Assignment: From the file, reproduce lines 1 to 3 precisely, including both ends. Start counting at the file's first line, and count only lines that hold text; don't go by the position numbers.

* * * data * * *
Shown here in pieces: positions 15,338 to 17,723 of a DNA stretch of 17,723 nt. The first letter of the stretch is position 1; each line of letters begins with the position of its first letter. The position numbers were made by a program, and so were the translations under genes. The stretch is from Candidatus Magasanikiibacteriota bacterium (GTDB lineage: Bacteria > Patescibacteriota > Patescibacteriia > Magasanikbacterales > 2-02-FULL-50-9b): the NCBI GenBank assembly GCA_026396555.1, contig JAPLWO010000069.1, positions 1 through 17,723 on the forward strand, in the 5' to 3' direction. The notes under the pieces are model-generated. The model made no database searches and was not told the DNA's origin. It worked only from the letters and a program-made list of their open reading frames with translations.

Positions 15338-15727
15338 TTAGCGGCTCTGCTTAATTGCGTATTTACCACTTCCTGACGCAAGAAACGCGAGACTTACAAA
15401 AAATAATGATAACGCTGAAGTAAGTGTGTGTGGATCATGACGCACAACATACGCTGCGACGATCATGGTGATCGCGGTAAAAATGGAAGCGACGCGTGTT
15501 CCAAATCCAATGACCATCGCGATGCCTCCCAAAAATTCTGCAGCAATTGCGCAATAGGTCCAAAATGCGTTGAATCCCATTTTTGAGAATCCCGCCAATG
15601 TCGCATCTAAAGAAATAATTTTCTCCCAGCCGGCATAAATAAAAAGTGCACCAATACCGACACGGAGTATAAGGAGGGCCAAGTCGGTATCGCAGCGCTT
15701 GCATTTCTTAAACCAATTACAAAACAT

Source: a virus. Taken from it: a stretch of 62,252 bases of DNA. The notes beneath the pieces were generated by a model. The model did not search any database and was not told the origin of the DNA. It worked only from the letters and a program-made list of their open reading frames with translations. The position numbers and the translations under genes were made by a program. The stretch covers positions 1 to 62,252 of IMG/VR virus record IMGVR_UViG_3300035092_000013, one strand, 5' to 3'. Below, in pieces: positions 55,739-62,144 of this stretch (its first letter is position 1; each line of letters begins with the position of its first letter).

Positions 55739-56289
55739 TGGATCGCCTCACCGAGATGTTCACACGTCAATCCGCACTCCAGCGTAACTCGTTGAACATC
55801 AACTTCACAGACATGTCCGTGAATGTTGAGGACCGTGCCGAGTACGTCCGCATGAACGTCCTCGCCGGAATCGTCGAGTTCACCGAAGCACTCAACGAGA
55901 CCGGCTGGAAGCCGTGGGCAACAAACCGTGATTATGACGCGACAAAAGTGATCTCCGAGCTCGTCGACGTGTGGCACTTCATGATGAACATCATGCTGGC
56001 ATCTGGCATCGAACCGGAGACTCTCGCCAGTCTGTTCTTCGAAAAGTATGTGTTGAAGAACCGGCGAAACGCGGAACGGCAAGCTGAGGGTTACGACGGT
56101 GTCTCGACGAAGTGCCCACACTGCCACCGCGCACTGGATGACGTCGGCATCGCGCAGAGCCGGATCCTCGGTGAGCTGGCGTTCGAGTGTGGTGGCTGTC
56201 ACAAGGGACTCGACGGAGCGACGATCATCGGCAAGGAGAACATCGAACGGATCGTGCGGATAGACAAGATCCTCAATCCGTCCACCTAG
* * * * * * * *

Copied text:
Shown here in pieces: positions 15,338 to 17,723 of a DNA stretch of 17,723 nt. The first letter of the stretch is position 1; each line of letters begins with the position of its first letter. The position numbers were made by a program, and so were the translations under genes. The stretch is from Candidatus Magasanikiibacteriota bacterium (GTDB lineage: Bacteria > Patescibacteriota > Patescibacteriia > Magasanikbacterales > 2-02-FULL-50-9b): the NCBI GenBank assembly GCA_026396555.1, contig JAPLWO010000069.1, positions 1 through 17,723 on the forward strand, in the 5' to 3' direction. The notes under the pieces are model-generated. The model made no database searches and was not told the DNA's origin. It worked only from the letters and a program-made list of their open reading frames with translations.

Positions 15338-15727
15338 TTAGCGGCTCTGCTTAATTGCGTATTTACCACTTCCTGACGCAAGAAACGCGAGACTTACAAA